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Summer travel checklist: Childproof the vitamins

Vacationing with the kids? Be careful where you keep the vitamins.
Vitamins can be toxic
Multivitamins containing iron -- even chewable supplements for children -- can be toxic to youngsters, says Dr Daniel Keyes, associate professor of surgery at UT Southwestern Medical Center at Dallas.

"Vitamins are very frequently the cause of severe poisoning in small children," says Dr Keyes, also the director of the North Texas Poison Center. Iron ingestion is a leading cause of poisoning deaths in infants and children under the age of 6. Prenatal vitamins, which contain high levels of the mineral, are particularly dangerous in the hands of a youngster -- as few as four pills can be lethal. Early signs of an iron overdose include vomiting and abdominal pain. Adults should use caution in the storage and use of all pills, Dr Keyes says, since even children's vitamins can be dangerous if eaten like candy. Travel packs designed for easy transport are convenient, but not tamper-resistant. All pills should be kept in child-resistant containers and stored out of reach, and sight, of children. Also, adults should avoid taking medicine in front of a child or giving a child medicine while another youngster is watching.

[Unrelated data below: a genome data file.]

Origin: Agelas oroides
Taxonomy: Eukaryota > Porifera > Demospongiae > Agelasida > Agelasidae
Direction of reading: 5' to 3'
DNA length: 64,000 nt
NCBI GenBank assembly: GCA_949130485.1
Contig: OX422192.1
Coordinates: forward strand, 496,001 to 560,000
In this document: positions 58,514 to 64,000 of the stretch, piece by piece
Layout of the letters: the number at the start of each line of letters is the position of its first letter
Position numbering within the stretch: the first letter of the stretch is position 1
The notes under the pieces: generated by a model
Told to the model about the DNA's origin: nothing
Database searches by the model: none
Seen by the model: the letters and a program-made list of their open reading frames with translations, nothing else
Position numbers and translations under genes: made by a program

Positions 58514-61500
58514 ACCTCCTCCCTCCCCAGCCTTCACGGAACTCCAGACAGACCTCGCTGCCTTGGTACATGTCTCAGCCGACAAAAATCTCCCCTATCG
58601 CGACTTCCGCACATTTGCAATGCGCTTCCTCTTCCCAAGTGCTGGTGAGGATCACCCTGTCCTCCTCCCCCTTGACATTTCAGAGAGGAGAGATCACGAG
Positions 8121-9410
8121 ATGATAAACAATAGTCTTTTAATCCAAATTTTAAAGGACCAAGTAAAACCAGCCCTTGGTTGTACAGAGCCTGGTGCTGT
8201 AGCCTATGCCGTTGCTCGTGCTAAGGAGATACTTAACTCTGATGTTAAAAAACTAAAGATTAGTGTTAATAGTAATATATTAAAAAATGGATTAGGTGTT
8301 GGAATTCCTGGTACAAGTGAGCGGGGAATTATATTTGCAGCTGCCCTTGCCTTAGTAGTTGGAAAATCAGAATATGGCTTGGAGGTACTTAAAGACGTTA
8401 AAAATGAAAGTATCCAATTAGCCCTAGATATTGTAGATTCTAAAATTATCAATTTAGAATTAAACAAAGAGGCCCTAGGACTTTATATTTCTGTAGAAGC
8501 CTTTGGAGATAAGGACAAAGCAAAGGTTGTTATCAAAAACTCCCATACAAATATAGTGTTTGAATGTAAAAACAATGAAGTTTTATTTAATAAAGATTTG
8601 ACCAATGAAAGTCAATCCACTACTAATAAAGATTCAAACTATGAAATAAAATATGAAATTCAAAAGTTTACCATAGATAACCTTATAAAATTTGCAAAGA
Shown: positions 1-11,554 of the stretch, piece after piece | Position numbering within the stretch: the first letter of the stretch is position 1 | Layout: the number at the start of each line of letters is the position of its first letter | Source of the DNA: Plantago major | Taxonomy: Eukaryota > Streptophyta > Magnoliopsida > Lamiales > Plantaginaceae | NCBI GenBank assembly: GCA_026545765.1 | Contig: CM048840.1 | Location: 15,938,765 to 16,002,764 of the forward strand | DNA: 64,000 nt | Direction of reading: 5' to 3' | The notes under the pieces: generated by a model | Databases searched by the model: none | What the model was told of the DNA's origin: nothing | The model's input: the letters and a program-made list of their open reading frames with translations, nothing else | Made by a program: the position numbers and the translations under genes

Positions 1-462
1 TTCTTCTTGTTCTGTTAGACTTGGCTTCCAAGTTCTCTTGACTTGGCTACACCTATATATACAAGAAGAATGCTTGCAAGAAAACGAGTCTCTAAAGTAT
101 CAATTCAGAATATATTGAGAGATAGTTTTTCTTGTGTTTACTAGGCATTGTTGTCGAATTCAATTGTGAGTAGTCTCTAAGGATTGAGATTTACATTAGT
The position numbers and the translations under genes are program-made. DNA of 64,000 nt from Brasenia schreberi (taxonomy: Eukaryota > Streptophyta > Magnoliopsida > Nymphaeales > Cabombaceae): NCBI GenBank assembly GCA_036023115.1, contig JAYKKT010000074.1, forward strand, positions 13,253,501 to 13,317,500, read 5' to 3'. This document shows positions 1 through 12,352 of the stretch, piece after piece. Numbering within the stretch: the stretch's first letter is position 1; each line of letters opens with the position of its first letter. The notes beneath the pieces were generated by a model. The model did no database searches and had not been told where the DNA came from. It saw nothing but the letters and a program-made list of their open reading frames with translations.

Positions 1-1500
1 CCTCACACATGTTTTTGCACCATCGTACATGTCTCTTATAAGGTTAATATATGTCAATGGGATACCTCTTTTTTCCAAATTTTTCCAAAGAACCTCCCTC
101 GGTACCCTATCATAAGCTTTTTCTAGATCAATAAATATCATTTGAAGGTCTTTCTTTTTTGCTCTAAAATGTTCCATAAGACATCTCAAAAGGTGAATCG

In a poison exposure, call the Poison Center hotline at (800) 222-1222 and locate what remains of the substance ingested or its container. Hotline workers will need the victim's age, weight and symptoms, as well as the substance ingested and the amount and time of ingestion.

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